Archaeologists working in the Wdecki Landscape Park in Poland’s Kujawsko-Pomorskie Voivodeship have discovered a rare langsax long knife with potential Viking roots.
Researchers were looking for one of the forgotten combat locations from the Polish-Pomeranian struggle of AD 1091 when Duke Wadysaw I Herman of Poland sought to conquer the area of Pomerania. The knife was discovered by accident.
The blade was classified as a “loose find” by archaeologist Mateusz Sosnowski, who participates and coordinates research on behalf of the Wdecki Landscape Park because there were no cultural strata in situ to show a larger link with the surroundings.
The long blade, according to Dr. Piotr Pranke of the Nicolaus Copernicus University in Toru’s Department of History of Scandinavia, Central, and Eastern Europe, was an exceptionally uncommon Norwegian langsax from the 8th century AD.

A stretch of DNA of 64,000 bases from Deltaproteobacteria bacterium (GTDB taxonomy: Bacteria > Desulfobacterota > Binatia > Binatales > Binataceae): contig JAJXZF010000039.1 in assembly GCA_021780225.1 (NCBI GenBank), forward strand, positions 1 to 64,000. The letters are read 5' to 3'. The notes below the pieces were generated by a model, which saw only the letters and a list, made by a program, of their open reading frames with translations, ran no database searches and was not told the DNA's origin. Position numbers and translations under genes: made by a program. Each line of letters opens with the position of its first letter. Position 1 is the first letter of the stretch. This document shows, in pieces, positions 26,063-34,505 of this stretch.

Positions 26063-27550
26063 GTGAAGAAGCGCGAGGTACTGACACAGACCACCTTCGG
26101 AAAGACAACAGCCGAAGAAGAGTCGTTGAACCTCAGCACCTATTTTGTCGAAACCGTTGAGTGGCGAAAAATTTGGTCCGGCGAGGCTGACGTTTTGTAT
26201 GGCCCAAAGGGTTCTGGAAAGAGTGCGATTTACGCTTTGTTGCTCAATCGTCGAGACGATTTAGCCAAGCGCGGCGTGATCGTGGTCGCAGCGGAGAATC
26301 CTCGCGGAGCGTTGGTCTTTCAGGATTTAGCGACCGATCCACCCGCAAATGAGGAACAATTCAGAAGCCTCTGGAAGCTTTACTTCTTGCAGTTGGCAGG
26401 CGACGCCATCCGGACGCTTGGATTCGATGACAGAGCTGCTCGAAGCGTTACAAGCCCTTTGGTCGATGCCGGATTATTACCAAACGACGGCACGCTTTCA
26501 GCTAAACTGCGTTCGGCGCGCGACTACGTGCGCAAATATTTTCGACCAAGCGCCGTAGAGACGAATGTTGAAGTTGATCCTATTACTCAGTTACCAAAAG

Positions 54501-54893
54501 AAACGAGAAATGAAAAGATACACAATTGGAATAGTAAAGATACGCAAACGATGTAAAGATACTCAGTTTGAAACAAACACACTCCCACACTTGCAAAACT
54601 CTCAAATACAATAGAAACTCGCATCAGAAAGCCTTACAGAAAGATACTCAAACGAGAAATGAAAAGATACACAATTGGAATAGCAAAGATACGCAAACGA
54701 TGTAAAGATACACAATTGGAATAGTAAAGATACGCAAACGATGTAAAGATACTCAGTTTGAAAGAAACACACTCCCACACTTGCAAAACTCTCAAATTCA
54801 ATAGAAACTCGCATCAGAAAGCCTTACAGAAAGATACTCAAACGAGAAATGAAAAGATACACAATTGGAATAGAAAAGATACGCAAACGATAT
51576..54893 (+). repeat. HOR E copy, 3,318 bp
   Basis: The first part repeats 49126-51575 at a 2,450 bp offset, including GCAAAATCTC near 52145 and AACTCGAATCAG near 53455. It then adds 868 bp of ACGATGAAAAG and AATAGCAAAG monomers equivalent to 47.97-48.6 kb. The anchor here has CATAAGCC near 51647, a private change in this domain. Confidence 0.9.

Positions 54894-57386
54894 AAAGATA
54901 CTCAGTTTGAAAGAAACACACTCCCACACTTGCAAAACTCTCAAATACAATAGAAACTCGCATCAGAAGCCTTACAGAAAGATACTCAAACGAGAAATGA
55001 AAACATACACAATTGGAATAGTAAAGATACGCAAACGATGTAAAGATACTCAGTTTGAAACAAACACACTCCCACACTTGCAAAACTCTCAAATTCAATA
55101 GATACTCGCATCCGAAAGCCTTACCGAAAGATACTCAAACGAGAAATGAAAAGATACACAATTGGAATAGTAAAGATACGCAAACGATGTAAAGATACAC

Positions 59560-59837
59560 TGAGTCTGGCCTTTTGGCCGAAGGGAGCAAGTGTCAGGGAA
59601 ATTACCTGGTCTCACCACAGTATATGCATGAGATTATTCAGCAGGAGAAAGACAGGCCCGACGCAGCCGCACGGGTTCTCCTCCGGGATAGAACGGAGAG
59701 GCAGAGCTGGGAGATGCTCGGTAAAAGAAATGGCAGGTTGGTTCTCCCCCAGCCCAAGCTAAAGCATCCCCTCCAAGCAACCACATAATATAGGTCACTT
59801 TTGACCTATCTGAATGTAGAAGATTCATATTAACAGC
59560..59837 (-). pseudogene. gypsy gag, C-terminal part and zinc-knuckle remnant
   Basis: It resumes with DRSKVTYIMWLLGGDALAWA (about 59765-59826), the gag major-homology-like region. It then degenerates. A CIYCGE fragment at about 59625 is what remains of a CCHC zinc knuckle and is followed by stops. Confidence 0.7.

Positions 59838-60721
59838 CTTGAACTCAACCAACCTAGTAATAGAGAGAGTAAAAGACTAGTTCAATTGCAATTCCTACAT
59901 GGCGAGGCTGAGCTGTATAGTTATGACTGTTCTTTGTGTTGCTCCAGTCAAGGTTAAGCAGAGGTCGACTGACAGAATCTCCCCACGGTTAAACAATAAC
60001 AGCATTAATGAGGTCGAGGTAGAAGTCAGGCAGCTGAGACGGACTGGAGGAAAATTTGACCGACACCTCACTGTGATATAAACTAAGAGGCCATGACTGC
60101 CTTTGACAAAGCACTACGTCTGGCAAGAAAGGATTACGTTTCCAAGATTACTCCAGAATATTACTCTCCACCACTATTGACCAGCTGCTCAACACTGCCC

The long blade has a total length of 90 cm and a blade length of 80 cm. “It is a weapon of impressive size for a long knife, which could easily measure up against double-edged swords from that period,” In a statement to PAP, Sosnowski said.
The long blade appears to be in virtually excellent condition at first glance, with only the blade tip partly bent.
“We intend to carry out detailed metallographic tests (the study of the microstructure of all types of metallic alloys) that may allow us to gain additional knowledge about this unique specimen of a weapon,” told Sosnowski.
In 2015, the object most similar to the langsax found in Wdecki Landscape Park is a long combat blade found in Haukela. This is the area between Vestfold and Telemark in western Norway.
The Haukela discovery comes from the middle of the 8th century, i.e. the beginning of the Viking era. The Polish find is most likely the same age.
What is the Langsax or Long Seax?
Blades are 50cm or longer and lengthy hilts like broad seaxes. The edge is typically straight or slightly curved towards the tip. These knives are thought to have been used from the 8th to the 10th centuries.
Cover photo: Mateusz Sosnowski